Let’s talk about your FMLA rights at work. What happens to your job if you get a sudden illness, become really sick, or find out that you are pregnant? What happens to your job is you are diagnosed with cancer? What if your child becomes ill? Hopefully, your employer has a policy in place that will allow you to miss work in order to care for yourself or your new child. But, maybe the company you work for does not have this type of policy, or even if it does, the number of days that you can take off may be limited. In such a case, the Family and Medical Leave Act (“FMLA”) protects your job while you are recovering from a medical condition or tending to the needs of your new child.
The FMLA is a federal employment law that allows qualified employees to take up to 12 weeks of unpaid leave from their jobs in each 12 month period.
Unfortunately, the FMLA does not cover every employee and worker. To qualify, an employee must fulfill certain requirements. First, the employee must have worked for the employer for at least the 12 months immediately before the leave. Second, the employee must have worked at least 1250 hours during that preceding year. Third, the employer must employ at least 50 people within a 75 mile radius. Finally, employees can only use the FMLA in order to care for their own or their immediate family member’s serious health condition, or to care for a newborn or an adopted child.
Two types of claims typically arise out of the FMLA. These include: (1) FMLA interference, which is blocking or trying to prevent an employee from taking FMLA; and (2) FMLA retaliation, which happens when an employer takes adverse actions against an employee who took medical leave, such as wrongful termination, demotion, stripping of authority, reduction in pay, changing the employee to a less desirable shift, and so on. You may have one of these FMLA claims if you have found yourself saying:
- I was fired for trying to take medical leave.
- My boss won’t let me take a leave of absence to care for my sick mother or father.
- My job threatened to fire me if I take time off to be with my sick son, daughter, or child.
- I was written up right after I returned from FMLA leave.
- I am being given points every time that I take a day off using intermittent FMLA leave.
- HR told me that my anxiety and depression do not qualify me for FMLA.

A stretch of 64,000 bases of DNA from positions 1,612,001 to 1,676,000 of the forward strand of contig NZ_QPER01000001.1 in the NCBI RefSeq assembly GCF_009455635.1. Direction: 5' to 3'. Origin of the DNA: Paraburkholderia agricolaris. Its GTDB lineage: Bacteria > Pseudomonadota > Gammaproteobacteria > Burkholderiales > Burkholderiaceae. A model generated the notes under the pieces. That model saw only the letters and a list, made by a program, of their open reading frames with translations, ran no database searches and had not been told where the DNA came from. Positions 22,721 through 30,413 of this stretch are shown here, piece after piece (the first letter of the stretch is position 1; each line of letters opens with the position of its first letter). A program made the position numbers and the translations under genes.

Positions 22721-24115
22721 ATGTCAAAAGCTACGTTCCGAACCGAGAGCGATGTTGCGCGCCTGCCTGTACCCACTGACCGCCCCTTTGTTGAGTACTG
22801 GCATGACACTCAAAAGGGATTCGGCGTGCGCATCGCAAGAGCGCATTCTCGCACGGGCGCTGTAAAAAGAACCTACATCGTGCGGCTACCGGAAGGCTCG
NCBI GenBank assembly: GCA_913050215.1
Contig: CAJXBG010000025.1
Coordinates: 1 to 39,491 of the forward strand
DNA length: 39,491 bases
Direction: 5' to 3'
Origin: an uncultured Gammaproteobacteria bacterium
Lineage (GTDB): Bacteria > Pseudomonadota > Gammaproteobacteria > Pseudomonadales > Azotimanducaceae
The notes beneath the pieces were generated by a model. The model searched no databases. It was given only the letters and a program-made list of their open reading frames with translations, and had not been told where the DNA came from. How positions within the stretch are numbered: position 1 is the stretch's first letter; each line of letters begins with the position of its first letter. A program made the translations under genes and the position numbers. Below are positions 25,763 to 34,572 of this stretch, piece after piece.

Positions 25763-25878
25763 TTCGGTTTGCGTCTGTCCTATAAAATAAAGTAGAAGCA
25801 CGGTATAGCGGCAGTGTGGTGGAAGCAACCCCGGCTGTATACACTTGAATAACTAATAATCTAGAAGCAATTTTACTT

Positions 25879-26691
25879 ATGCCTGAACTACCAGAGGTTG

- My company made up a reason to fire me right after I notified my boss that I needed to request medical leave.
- My job only gave me one week after the birth of my son/daughter to be home with my wife and new child.
- I want to sue my employer for wrongful termination because I was fired while out on medical leave.
- My supervisor said that I cannot take FMLA leave to be with my sick son because he is over 18 years old.
- My company is making me work from home while I’m on FMLA leave.
- I am not allowed to space out my FMLA leave because my boss said that I have to use all of my medical leave at the same time.
- My husband just had a heart attack and my job says that I have to give them more notice before I take FMLA leave.
- My company will not let me take a few hours off per week to get medical treatments.
Because we know that many clients are not able to afford the costs of litigation up front, we take on more cases on a contingency fee basis than most firms. Contingency fee agreements mean that the client need not pay any fee for legal services unless and until our employment attorneys recover money and/or results on your Family and Medical Leave Act claim.
If you feel that you are being denied leave rights under the Family Medical Leave Act (FMLA) or are being retaliated against for taking medical leave, you should call the right attorney as quickly as possible to schedule a free and confidential consultation. While you focus on your family medical needs, let our FLMA attorneys focus on your medical leave rights. Call our Cincinnati attorneys at (888) 707-4448. Call our Cleveland attorneys at (888) 707-4448.
Still have questions about your rights under the Family Medical Leave Act? Let’s see if our FMLA attorneys can answer them for you below.